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Jay Currie

One Damn Thing After Another

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Competition in Adwords

It seems that Google Adsense - which you can see to your right - is going to have some fairly hefty competition. Yahoo is testing a "long tail" ad scheme.

This is interesting purely in the sense that it is going to tend to force Google into a more transparent system. At the moment, Google's terms of service prevent publishers from disclosing pretty much anything about the program. (They may even purport to prevent a publisher from disclosing what he is not permitted to disclose.)

There is no due process here...As a company Google can choose to do business with whomever it wants and on whatever terms it wants. But Google, to this point, has pretty much owned the small publisher end of the pay per click ad business. So its decisions, shareouts, and time to pay were not subject to any competition.

It will be really interesting to see if Yahoo has learned much from this Google model. There are more than a few publishers who would love to have the option to switch.

What would Yahoo need to do?

Offer Paypal and other fast transfers of funds along with regular cheques. This is, afterall, the internet age.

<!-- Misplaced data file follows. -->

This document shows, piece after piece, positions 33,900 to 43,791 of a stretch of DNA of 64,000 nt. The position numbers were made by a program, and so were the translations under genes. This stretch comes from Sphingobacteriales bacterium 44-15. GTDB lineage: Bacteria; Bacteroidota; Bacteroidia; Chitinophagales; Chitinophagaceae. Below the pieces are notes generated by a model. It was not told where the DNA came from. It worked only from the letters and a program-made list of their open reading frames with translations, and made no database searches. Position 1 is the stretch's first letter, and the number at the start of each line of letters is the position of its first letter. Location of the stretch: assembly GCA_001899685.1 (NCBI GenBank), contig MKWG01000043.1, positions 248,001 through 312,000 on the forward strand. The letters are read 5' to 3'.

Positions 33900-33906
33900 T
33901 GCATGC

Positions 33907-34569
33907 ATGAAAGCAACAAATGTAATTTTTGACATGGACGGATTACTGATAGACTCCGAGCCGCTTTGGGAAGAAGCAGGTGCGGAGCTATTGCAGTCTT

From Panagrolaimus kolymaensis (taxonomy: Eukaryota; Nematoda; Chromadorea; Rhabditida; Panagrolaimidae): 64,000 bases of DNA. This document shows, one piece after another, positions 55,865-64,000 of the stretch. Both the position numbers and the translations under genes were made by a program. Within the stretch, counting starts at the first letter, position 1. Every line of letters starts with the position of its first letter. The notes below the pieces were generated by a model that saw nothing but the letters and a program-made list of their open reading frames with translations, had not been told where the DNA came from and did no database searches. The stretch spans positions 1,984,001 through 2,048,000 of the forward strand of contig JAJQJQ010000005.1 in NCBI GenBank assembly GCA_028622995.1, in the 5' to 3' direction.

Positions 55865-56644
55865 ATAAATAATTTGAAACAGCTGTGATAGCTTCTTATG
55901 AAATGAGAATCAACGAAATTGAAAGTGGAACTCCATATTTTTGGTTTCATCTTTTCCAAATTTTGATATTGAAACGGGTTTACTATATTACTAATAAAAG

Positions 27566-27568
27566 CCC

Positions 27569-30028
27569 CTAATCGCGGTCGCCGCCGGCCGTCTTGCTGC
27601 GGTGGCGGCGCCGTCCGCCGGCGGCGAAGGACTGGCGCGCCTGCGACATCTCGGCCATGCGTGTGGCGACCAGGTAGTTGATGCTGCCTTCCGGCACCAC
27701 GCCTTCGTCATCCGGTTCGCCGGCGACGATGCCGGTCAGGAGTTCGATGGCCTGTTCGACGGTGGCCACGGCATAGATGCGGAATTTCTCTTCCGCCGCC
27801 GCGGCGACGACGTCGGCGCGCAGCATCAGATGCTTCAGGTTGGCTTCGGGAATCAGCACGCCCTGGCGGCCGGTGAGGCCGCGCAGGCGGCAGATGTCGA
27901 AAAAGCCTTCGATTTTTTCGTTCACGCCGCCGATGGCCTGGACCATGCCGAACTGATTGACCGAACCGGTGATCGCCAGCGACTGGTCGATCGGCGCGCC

Make the publisher shareout transparent.

Recognize that despite the groovy technology involved in placing context sensitive advertising on webpages the actual role of a search engine is closer to an advertising agency than an actual publisher. Typically (except of course if you are a Liberal friendly ad agency in Quebec) an agency will charge 15-20% of the ad buy. This compares rather unfavourably with the current 60-80% it appears Google is charging.

Reward quality publishers. While there will be an army of sales people out trying to get adsense advertisers to switch to Yahoo, the real stuggle will likely be for the tens of thousands of small to very small publishers who actually make the adsense model work.

Publish the bids for particular key words in an easy access format. Yahoo's company, Overture, already does this to a degree giving somewhat accurate prices and statistics for keywords you type in. But why not be as close to entirely transparent as possible? the more information publishers have about the value and traffic attractiveness of particular keywords, the more keenly they will compete to build sites which attract valuable traffic.

Choice brings change and there is no question that the keyword/adsense/adwords market could use a little competitive instability.